CAN YOU DO THIS
This question consists of five short parts (a. to e.) which test the achievement of a selection of the Knowledge and understanding learning outcomes KU1–KU8, together with the first of the Cognitive skills CS1. You should not need to write more than five sentences or about 150 words in answer to any of the parts (a. to e.) and you are likely to be penalised if you exceed these limits. Remember to show your working in calculations.
- What are the two main consequences of eating a diet composed only of core foods?
- How many grams of protein would be present in a meal that consisted of two eggs, each with a mass of 50 g, and 250 g of lean bacon? How does this compare with the estimated average requirement for a female in her 30s?
- Butter and olive oil both contain the fatty acids stearic acid and oleic acid. What is the difference between these two molecules? How do the amounts of stearic and oleic acids compare in butter and olive oil and how does this relate to the physical state of the two fats?
- How many carbon atoms are not shown in the representation of a disaccharide in Figure 1? What are the names of the disaccharide and of the two monosaccharides from which it has been formed?
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- Pregnant women are often advised to take iron and folic acid supplements. Explain why these are important during pregnancy.
This question tests your achievement of Cognitive skill CS2 and Key skill KS1.
In Activity SP3.1, you were asked to record, for one day, the foods you ate and to calculate the percentage of each food group in your diet. Then you were asked to use the values to complete Table SP3.1.
- Copy out the relevant columns of your completed Table SP3.1 (food groups, recommended %, and % of that group in your diet). You can use the values for the diet of another person (child or adult) if you prefer; whoever you use, you should state the age and gender of the person to whom the data apply. Indicate, using arrows, whether the amount eaten in each category should be increased or decreased to achieve a balanced diet. Show how you calculated one of the values in your table.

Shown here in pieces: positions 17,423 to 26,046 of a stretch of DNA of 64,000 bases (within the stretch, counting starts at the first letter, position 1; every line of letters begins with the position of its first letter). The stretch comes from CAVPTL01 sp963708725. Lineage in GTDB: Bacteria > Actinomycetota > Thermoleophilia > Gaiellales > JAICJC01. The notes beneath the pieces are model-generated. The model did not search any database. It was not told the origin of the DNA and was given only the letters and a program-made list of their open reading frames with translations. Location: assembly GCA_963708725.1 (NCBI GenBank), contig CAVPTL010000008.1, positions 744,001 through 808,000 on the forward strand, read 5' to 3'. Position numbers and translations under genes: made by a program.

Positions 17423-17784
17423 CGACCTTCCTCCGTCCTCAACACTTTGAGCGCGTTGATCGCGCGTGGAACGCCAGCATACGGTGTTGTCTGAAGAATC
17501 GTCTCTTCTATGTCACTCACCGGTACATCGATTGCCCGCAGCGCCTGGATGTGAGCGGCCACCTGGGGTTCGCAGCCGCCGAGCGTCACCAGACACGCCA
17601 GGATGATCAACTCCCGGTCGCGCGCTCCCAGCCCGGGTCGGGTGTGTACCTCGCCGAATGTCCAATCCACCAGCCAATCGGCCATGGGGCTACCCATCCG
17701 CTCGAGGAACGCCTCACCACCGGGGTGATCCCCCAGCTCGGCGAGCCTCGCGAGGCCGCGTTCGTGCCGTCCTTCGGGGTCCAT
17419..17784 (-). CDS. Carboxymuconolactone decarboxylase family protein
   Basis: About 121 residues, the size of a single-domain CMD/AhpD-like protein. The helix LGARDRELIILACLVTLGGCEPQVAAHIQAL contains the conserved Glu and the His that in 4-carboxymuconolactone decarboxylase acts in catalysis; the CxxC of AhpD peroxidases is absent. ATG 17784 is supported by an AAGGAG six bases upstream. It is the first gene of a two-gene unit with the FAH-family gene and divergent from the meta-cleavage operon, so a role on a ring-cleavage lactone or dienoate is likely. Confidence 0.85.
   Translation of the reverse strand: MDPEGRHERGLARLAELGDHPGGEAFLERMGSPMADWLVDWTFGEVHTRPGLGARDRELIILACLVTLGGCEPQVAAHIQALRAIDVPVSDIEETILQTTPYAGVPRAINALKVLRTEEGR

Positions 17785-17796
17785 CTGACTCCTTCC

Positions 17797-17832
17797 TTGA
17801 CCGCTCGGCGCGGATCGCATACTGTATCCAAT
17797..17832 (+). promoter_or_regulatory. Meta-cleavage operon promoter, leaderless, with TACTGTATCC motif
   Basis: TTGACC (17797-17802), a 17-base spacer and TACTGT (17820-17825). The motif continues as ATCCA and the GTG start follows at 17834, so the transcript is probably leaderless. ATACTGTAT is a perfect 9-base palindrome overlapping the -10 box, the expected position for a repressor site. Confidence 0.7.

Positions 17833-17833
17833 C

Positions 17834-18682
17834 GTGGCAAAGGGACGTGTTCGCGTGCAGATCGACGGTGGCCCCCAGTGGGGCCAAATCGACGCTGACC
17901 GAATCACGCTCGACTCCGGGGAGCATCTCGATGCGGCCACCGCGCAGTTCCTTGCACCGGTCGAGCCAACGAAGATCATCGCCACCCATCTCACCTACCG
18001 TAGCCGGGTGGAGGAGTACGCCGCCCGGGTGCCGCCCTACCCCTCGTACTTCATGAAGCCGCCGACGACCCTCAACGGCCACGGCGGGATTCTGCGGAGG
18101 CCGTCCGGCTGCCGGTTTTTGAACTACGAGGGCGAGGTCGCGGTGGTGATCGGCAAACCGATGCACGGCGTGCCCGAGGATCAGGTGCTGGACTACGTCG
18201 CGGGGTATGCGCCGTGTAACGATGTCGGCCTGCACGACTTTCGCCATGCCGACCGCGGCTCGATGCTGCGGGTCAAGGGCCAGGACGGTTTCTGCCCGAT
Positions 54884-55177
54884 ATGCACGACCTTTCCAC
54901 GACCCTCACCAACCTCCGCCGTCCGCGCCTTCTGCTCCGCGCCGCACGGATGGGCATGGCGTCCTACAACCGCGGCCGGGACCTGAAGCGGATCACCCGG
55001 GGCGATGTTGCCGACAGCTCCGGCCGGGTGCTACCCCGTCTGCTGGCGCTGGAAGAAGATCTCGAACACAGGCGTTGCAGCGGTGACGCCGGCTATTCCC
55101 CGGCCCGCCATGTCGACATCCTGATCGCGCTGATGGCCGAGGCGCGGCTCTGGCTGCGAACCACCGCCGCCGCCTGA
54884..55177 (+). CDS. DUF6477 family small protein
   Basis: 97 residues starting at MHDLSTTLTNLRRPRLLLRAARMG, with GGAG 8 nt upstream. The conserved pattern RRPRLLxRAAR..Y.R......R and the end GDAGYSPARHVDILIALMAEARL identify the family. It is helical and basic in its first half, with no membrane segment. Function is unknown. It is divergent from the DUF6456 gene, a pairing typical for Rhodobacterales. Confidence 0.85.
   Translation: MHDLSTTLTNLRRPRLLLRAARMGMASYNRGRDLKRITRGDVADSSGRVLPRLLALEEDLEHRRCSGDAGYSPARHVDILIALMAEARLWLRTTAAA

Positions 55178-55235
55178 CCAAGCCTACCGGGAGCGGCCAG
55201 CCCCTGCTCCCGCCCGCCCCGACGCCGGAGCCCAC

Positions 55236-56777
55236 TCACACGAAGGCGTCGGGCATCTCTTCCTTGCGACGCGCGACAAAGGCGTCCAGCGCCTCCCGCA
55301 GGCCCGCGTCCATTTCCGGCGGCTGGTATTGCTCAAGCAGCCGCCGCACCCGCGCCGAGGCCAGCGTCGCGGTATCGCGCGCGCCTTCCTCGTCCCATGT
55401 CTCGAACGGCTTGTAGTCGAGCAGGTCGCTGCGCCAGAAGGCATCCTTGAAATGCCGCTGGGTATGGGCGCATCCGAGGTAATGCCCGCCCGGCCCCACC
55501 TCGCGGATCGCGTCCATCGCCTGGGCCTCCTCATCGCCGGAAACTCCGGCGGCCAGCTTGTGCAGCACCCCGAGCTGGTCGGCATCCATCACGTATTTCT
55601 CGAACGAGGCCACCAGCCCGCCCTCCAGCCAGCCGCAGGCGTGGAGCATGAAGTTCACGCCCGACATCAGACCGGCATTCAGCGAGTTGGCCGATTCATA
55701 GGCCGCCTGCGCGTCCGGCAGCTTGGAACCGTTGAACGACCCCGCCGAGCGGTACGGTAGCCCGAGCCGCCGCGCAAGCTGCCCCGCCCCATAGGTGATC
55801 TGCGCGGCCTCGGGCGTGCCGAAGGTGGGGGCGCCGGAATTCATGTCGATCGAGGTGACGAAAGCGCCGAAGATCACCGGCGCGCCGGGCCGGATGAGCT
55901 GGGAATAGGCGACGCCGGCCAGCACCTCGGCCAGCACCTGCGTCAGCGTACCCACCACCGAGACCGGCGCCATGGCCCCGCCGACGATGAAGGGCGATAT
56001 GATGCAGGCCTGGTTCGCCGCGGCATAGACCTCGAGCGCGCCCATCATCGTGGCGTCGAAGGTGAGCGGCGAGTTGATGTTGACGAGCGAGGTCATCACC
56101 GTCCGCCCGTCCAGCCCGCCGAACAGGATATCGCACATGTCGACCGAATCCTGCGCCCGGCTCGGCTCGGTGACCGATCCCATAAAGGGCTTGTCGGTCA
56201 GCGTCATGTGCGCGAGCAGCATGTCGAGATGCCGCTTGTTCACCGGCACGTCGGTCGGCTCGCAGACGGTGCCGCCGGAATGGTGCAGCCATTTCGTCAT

- For each of the food groups in your table, explain why an appropriate amount is necessary in a healthy diet. Suggest how your diet (or that of the other person) given in part (a) could be changed to correct any deviations from the recommended percentages. You should write your answer using correct sentences and paragraphs (not in note form) in about 500 words, using information from all three parts of SK183. You should indicate the sources of your information by including brief references in brackets at the end of the relevant sentence or paragraph (for example, by writing SP4.2.1 or HN p. 21).
This question tests your achievement of Cognitive skill CS3 and Key skill KS2.
With your expertise in nutrition from studying SK183, you have been asked to provide some background information for staff at your local health centre who are leading an initiative to encourage local residents to increase the amount of fruit and vegetables and reduce the amount of meat in their diet. It is hoped that this will bring down the relatively high level of bowel (colon) cancer in older adults, so you should concentrate on the links between food and this type of cancer. You will need to draw on information in HN Chapter 15 and in the Study Book. Your text needs to be easy to read and understand by someone with very little background knowledge, but you should support your advice with simple scientific information wherever possible. You should not include any references within your text, but at the end you should list the pages that you consulted to find the information you have included. You should aim to write about 550–600 words.
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